This has been an very strong season at The Mark Taper Forum. With the exception of the dreadful, Los Otros, all of the plays have been very strong and the final play of the season, Other Desert Cities, is no exception. In fact, I think that it was one of the strongest productions that the Taper has had in many years.
Playwright Jon Robin Baitz has taken a situation familiar to many, holiday family stress and has raised it several notches, as his main character, Brooke Wyeth, returns home with a shocking revelation, she is about to have her memoir published, a memoir spilling dark family secrets.
Baitz has written a show loaded with themes, moral questions and family dynamics. The characters are constantly crossing the line and breaking comfort zones, in the name of family love and caring. I found myself wincing as I recognized certain aspect of my own family dynamics, when sometimes love can come across as bossy and intrusive. It's very difficult to reshape parental relationships and boundaries as a child grows into an adult.
One of the questions that the mother poses in the show, is how long should parents be expected to support (moral or monetarily) the aspirations of their adult children. She asks this, as she continues to treat her adult children as though they have not graduated to adulthood, unable to see her own flaws as a parent. This family, again easy to recognize in my own life, has been unable to graduate beyond the dynamics that they established when their kids were growing up.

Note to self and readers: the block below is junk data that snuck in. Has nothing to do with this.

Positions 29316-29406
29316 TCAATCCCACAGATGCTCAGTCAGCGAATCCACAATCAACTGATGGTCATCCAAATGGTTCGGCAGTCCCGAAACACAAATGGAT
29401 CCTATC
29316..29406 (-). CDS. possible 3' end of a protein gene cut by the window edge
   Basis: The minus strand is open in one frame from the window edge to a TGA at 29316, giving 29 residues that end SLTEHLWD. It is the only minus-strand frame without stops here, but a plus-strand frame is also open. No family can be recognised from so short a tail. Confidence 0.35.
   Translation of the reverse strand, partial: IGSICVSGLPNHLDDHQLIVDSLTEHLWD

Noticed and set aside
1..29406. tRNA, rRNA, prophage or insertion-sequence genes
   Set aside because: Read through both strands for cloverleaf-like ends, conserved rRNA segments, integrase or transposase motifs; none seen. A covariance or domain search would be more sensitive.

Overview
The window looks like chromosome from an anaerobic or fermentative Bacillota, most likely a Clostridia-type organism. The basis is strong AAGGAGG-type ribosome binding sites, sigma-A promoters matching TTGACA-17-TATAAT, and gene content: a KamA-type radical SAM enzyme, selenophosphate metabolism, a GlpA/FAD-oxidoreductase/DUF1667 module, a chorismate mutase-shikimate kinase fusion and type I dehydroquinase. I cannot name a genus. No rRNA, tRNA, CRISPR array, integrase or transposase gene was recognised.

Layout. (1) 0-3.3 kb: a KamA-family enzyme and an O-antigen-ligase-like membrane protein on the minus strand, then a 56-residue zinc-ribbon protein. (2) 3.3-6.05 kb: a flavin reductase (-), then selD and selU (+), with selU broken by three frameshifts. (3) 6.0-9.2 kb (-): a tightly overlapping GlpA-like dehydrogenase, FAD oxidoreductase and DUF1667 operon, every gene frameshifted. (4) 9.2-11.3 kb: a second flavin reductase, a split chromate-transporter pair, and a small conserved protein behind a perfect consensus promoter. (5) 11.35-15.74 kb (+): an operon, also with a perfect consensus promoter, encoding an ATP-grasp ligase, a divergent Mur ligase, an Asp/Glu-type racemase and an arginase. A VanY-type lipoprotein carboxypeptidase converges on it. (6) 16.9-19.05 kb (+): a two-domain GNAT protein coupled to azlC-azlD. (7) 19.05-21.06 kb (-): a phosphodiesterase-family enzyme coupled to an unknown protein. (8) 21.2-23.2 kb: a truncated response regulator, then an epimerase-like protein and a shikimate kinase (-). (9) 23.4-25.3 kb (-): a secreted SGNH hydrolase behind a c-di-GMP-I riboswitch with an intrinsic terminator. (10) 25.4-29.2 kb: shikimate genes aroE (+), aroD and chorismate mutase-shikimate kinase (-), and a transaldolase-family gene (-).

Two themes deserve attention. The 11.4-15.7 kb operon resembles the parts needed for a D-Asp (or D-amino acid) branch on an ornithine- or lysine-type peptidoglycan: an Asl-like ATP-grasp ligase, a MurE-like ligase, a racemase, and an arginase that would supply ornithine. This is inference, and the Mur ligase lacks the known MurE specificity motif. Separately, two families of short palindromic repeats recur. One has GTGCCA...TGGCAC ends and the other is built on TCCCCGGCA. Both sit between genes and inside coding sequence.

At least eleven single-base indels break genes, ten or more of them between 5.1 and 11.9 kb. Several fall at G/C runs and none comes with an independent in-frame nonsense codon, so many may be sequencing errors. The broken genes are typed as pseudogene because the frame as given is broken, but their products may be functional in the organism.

Baitz has created very complex characters, who during the coarse of the play, show all of their warts. As an audience member, I vacillated between sympathy and repulsion with all of the characters. It's hard to watch characters that are well-intending lash out at one another as they are trying to be understood. This is a show about communication breakdowns, presumptions and damaging secrets. The characters are all screaming to be understood. They all want a loving, healthy family dynamic, but they don't know how to listen to one another and accept a bit of a compromise. Baitz even manages to make the play funny, add a bit of levity to the seriousness of the situation.
The writing is so strong, that even if you can't see a production, read the play.
Prior to seeing the show, Dan had read about the use of purple costumes and the symbolism behind it. He didn't fill me in, to see if I would get it, as apparently it was specifically written into the play. I had no idea why it would need to be written into the play, as it is enough without overt symbolism tossed in. If it was important, this production didn't do a very good job at making it clear. I doubt that I would have even noticed that the characters were wearing purple, if Dan had not pointed it out. It was so subtle.
The set was beautiful, an upscale home in Palm Springs. Really though, the set was just icing, because the writing is so good, that this could have been performed on a blank stage with no costumes, minimal props and it would still be a great show.
Besides the writing, the other joy for me was seeing a great cast. This was one of the best ensemble casts that I have ever seen, everyone strong. Before even coming to the show, I was geeking out over seeing on of my favorite character actresses, Robin Weigert, on stage. She was perfectly cast and held her own against the powerhouse JoBeth Williams, playing the matriarch of the Wyeth family. The cast has a great chemistry and is totally believable as a dysfunctional family.
This is a beautiful, poignant story that will stay in your thoughts well after leaving the theater.